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      11-28-2012, 10:19 AM   #51
bradleyland
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Quote:
Originally Posted by Efthreeoh View Post
I don't think it is a silly argument at all. Most buyers of BMW today couldn't care less about, weight distribution, drive-squat, brake-dive, suspension control, brake modulation, steering feedback, etc., all the things that BMW pioneered (maybe prioritized is a better word) in street cars. Most manufacturers match, or come close to matching, these once BMW-only attributes in a lot of their models. 95% of BMW buyers can't appreciate what still (hopefully) separates the BMW DNA, which is how the car behaves at 9/10ths and 10/10ths limits (my E90 still has it) and don't really need a BMW; and would do fine with other manufactures nameplates on the hood. BMW now caters to these buyers, which is not a bad thing, and in consideration of proper business practice, the right thing. But if that leaves us BMW aficionados relegated to buying far over-priced M models then I'll shop elsewhere. And if the M division needs to sell M-versions of overweight X5 and X6's then watch me leave, laughing out the door.

The poster I responded to tried to say BMW is a unique manufacturer that "thinks differently” than other auto manufacturers. Really, a FWD hatchback (or 4-door sedan) that drives well? Heck, there must be at least 5 or 6 models by other manufacturers on the road right now.

Just a few short years ago BMW touted this same mantra, that they were the only independent manufacturer left and didn’t have to compromise like other (mainstream) manufacturers by being forced to chassis-share between models. Now comes word that the 1-series and mini will share major chassis components. Right, BMW is different. Sorry, I’m not buying it. Having a naturally aspirated, in-line 6, rear wheel drive sedan with a manual transmission, now that’s thinking differently…
I think you kind of reinforced the argument that BMW "thinks different".

Quote:
Most manufacturers match, or come close to matching, these once BMW-only attributes in a lot of their models.
Yet BWM remains the benchmark used by all the major automotive journals. They're the target, because they continue to lead in their way of thinking. The "difference" is that they arrived at this design philosophy of their own volition, rather than chasing another manufacturer.

Quote:
The poster I responded to tried to say BMW is a unique manufacturer that "thinks differently” than other auto manufacturers. Really, a FWD hatchback (or 4-door sedan) that drives well? Heck, there must be at least 5 or 6 models by other manufacturers on the road right now.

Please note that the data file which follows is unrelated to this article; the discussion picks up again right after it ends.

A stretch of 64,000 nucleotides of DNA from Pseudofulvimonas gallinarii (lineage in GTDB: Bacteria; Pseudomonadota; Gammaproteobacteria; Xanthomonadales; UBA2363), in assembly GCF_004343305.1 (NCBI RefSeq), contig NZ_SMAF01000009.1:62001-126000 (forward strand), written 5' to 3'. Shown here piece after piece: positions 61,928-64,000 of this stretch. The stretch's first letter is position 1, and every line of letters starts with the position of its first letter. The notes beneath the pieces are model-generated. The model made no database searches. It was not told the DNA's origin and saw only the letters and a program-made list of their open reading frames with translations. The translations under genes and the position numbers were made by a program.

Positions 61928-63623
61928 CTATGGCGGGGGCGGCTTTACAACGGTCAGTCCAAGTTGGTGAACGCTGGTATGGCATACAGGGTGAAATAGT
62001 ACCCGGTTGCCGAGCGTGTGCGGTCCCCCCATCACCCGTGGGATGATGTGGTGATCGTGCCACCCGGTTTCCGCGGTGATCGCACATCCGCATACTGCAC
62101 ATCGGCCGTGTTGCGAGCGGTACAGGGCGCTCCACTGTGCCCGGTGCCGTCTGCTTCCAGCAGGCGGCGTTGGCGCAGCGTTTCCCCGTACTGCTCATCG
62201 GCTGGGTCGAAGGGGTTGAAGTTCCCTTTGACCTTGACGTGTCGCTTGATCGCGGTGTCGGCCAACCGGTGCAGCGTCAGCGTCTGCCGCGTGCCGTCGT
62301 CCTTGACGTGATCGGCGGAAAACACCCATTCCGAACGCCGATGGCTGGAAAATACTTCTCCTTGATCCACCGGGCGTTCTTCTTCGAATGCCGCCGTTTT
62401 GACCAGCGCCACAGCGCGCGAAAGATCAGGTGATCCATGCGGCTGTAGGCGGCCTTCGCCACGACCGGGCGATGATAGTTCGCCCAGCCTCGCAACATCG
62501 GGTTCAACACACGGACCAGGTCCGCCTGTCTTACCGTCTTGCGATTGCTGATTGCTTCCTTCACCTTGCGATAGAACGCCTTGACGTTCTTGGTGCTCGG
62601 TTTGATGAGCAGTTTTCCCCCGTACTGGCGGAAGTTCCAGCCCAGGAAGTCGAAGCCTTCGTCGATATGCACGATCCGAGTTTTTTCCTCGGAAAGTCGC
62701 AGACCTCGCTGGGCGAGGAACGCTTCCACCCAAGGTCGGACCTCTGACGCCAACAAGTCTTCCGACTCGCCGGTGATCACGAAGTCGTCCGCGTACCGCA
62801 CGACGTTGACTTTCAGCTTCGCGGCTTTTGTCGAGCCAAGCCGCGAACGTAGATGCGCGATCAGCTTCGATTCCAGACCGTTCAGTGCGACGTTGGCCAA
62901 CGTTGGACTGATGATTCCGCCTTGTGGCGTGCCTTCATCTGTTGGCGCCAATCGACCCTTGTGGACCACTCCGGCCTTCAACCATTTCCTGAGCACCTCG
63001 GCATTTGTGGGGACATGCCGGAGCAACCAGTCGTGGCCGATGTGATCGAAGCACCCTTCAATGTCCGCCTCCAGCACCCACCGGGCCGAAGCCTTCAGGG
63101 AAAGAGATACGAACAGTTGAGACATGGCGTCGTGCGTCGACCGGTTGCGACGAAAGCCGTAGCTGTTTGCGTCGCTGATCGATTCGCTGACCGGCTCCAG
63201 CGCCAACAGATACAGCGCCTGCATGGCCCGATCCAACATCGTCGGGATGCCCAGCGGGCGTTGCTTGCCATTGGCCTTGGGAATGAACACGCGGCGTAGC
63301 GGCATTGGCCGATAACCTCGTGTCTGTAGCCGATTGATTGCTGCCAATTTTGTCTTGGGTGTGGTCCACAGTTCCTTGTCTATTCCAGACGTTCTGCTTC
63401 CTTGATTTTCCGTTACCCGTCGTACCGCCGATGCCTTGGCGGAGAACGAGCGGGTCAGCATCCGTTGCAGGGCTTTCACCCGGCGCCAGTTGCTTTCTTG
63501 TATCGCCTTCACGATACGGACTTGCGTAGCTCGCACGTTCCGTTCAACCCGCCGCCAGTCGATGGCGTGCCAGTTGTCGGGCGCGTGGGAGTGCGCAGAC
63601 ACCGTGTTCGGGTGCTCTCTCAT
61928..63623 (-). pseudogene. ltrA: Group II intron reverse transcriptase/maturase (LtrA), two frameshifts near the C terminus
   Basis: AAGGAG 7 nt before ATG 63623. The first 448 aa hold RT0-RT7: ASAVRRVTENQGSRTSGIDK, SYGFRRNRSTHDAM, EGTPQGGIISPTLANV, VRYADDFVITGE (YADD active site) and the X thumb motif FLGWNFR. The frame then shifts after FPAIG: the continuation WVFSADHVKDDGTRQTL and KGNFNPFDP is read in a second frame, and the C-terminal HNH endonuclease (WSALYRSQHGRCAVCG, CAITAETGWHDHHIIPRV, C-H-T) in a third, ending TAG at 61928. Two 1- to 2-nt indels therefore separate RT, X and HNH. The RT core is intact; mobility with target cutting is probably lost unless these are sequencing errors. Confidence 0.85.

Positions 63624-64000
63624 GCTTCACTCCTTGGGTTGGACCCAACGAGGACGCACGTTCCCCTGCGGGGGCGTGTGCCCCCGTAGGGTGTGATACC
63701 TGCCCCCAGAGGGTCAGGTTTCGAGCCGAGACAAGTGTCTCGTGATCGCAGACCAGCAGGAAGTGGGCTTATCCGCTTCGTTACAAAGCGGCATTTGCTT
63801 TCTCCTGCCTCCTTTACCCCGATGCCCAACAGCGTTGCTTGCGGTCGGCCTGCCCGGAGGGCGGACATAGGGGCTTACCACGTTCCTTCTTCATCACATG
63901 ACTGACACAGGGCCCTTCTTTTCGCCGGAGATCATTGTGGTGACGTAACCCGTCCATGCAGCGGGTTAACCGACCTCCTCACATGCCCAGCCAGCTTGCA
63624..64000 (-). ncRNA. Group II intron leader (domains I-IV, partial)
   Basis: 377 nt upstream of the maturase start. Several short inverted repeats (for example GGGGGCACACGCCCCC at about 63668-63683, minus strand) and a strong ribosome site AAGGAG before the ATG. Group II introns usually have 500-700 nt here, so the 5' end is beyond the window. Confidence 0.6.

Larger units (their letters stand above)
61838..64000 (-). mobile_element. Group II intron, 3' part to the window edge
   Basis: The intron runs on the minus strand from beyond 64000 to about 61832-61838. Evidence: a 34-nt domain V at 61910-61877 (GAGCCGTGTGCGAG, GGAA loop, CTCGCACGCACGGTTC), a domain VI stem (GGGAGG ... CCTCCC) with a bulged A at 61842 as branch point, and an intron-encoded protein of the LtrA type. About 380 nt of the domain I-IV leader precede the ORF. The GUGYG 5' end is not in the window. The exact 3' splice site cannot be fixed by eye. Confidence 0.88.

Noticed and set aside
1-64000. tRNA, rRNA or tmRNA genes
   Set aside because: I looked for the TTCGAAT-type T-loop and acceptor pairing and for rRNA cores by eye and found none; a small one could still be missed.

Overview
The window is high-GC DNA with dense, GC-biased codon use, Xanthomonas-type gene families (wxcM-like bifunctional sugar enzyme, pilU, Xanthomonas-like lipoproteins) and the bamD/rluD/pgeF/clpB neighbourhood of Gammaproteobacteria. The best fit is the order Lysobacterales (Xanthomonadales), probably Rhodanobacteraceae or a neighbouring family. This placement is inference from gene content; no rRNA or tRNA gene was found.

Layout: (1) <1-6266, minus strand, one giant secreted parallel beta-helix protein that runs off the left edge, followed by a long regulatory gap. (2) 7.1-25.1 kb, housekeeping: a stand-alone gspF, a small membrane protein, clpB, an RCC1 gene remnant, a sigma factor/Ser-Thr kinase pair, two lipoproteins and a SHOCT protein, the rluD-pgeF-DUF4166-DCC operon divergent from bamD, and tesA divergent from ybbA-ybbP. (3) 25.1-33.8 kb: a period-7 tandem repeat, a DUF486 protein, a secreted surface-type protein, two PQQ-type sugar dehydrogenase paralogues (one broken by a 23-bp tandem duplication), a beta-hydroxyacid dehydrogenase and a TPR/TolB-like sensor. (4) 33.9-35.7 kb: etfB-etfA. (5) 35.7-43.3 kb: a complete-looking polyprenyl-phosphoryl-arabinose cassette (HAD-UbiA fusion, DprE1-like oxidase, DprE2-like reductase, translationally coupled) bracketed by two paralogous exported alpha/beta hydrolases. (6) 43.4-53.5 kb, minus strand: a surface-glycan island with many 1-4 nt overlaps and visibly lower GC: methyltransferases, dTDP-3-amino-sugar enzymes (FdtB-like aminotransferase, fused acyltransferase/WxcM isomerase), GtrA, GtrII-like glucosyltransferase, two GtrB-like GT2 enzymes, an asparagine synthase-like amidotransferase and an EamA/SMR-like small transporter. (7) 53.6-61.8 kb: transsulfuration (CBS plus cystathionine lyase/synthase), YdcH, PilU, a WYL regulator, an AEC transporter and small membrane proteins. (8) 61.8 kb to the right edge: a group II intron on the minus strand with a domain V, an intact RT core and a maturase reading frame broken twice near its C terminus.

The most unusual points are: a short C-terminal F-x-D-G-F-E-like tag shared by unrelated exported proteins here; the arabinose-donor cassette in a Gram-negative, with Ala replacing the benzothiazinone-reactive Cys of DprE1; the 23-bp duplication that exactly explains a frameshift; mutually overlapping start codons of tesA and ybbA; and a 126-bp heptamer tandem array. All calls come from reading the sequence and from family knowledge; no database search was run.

We haven't seen the product yet, so we can't say what ways it will, or won't, be different from the competition. You said in your post, "what still (hopefully) separates the BMW DNA, which is how the car behaves at 9/10ths and 10/10ths limits." I think that really hits the nail on the head. If you look at the BWM trim lines in each range, you can find a car that's good for 7/10ths, 8/10ths, and 9/10ths driving. Because a car is FWD does not mean it's driving character can't be superlative for it's driveline type. That is what characterizes BMW: superlative driving character.

It's a matter of scope. BMW used to scope their models to a very specific formula, but if they want to survive as a company, they can't continue to do that. This is true for a multitude of reasons, not the least of which are environmental concerns. Manufacturers must maintain a minimum average fleet fuel economy in both the EU and the US. I'm sure other markets have these kinds of requirements as well, but the US and Europe are their primary markets. Simple physics dictate that FWD packaging provides more opportunity for reduced fuel consumption: it's lighter and has less drive line friction. This is the same driving factor that has caused the moved to forced induction. High revving, naturally aspirated engines are desirable for enthusiasts, but they're thirsty. Something has to give, so BMW does the best job they can building a driver-focused turbocharged engine.

By introducing (and selling lots of) FWD models, BMW is essentially "buying" fuel economy in a new segment. This pulls the average down and allows them to continue building driver-focused RWD automobiles for those of us who care about that sort of thing. It's a strategic decision on many fronts, and it's essential to their survival.
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